Photo / Slim Aarons, 1986, via Getty Images

6 Riveting New Books To Add To Your Summer Reading List

Picture yourself lying under a beach umbrella with one of these riveting reads, released this year

If, like us, you've been staring at a growing pile of books waiting to have enough time to read them, never fear! The summer break is nearly upon us.

We recommend adding these new releases to your list:

Photo / Slim Aarons, 1986, via Getty Images

Catch & Kill: Lies, Spies, and a Conspiracy to Protect Predators by Ronan Farrow
Journalist Ronan Farrow is one of the people instrumental in the explosion of the #MeToo movement thanks to his Pulitzer Prize-winning reporting on the Harvey Weinstein scandal for the New Yorker. Jodi Kantor and Megan Twohey were the first to break the story in the New York Times, and while their book, She Said: Breaking the Sexual Harassment Story That Helped Ignite a Movement, about the ordeal is also a worthy read, Catch & Kill reads like a real-life spy thriller.

While reporting on the Weinstein scandal, Farrow was trailed by “shadowy operatives, from high-priced lawyers to elite war-hardened spies” — in an attempt by Weinstein and his team to intimidate the journalist into ceasing his investigations. A look into the rampant abuse of power that allowed the harrassment to go on for years, Catch & Kill sheds new light on the investigations that changed our culture.

Girl, Woman, Other by Bernardine Evaristo
The co-winner of this year’s Booker Prize, along with Margaret Atwood for The Testaments, Evaristo’s novel is a “love song to modern Britain and black womanhood.” Following the lives and stories of 12 different characters, Girl, Woman, Other is alternately hilarious, devastating and illuminating. It’s remarkable how well Evaristo communicates each distinct character’s voice to the reader, and is a vibrant, contemporary read.

Left: Catch & Kill: Lies, Spies, and a Conspiracy to Protect Predators by Ronan Farrow. Right: Girl, Woman, Other by Bernardine Evaristo.

Trick Mirror: Reflections on Self-Delusion by Jia Tolentino
Fans of Jia Tolentino’s writing for the New Yorker, of which there are many, will be treated to her unique and assured voice in this book of nine original essays. Exploring the “cultural prisms that have shaped her”, Tolentino offers relevant and relateable commentary on familiar phenomena like social media and the internet, exercise culture and our incessant aims for “optimisation” and more.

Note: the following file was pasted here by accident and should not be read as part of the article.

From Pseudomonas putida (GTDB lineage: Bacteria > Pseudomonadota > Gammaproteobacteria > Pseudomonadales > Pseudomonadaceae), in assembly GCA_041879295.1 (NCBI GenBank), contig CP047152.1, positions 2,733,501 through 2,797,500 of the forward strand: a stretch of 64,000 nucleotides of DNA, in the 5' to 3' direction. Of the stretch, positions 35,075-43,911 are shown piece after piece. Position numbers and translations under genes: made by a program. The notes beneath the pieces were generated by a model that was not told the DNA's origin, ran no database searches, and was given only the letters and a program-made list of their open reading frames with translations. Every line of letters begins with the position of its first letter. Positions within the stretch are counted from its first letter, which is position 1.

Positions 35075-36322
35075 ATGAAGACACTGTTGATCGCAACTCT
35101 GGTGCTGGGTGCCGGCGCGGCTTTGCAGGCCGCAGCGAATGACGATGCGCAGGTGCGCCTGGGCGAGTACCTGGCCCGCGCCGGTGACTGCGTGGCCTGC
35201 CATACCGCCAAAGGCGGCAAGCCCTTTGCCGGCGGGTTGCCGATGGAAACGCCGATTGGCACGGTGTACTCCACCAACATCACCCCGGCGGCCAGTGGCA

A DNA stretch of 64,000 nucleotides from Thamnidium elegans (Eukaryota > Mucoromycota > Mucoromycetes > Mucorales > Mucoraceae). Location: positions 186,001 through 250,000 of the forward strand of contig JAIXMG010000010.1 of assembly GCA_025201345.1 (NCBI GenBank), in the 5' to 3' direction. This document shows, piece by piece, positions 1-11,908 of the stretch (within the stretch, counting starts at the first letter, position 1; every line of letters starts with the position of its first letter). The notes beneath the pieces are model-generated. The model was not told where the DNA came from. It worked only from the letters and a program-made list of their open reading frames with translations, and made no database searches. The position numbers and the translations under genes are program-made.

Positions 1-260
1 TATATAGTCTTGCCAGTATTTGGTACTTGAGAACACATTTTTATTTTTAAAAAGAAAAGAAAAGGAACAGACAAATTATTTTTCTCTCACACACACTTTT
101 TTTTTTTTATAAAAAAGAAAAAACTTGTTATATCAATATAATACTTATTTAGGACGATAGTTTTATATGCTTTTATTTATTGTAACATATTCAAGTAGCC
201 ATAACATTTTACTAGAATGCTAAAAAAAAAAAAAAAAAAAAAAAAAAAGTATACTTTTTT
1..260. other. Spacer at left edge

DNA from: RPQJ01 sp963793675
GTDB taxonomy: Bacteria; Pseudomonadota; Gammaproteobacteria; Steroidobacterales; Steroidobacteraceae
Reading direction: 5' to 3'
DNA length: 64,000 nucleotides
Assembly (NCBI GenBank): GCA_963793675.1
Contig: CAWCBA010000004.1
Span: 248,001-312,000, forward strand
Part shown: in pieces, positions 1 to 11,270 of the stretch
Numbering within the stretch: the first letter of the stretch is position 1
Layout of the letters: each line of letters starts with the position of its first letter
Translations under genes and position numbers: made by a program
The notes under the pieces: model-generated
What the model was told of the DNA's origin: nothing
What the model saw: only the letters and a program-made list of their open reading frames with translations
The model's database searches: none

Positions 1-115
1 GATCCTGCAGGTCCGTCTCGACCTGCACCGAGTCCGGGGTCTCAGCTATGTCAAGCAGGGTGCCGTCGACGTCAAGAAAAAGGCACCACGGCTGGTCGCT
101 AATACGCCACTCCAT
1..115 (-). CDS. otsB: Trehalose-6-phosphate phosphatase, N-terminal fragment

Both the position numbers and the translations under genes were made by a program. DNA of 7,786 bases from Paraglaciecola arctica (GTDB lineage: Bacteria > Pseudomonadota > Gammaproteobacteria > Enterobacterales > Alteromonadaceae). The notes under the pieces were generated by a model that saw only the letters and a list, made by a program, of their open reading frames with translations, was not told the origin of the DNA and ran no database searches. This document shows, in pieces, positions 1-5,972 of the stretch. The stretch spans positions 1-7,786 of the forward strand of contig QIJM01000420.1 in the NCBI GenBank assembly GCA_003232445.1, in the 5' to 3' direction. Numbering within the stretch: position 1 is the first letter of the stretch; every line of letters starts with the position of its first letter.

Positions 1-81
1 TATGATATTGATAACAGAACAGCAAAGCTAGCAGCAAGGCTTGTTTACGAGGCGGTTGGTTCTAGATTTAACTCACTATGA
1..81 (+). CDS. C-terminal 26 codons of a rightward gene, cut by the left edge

The Testaments by Margaret Atwood
Written 35 years after its predecessor, the eagerly-awaited sequel to The Handmaid’s Tale picks up 15 years after the end of the first book, and with it Atwood promises to answer the questions that have intrigued readers since 1985. Told by three female narrators, including the dastardly Aunt Lydia, it’s a compulsively readable deep-dive back into the thrilling world so eerily like our own. Plus, the iconic author’s writing is always a joy.

Left: Trick Mirror: Reflections on Self-Delusion by Jia Tolentino. Right: The Testaments by Margaret Atwood.

On Earth We’re Briefly Gorgeous by Ocean Vuong
The debut novel from award-winning poet Ocean Vuong, On Earth We’re Briefly Gorgeous draws on his family history to tell the coming-of-age story of Little Dog, the son of Vietnamese immigrant parents in America. A letter from a son to a mother who cannot read when he’s in his early twenties, the story chronicles a family’s history unearthed before he was born, and is a “brutally honest exploration of race, class and masculinity.”

Olive, Again by Elizabeth Strout
The follow-up to Pulitzer Prize-winning 2008 novel Olive Kitteridge, Olive, Again reunites readers with its complex and thoroughly human protagonist. Having been brilliantly portrayed by Frances McDormand in the screen adaptation of the first book, we meet Olive (again) as she struggles to come to terms with widowhood and understanding her peers in the town of Crosby, Maine. One for those after something deeper and more nuanced, Strout’s way of capturing multi-dimensional characters is superb.

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New Zealand Herald

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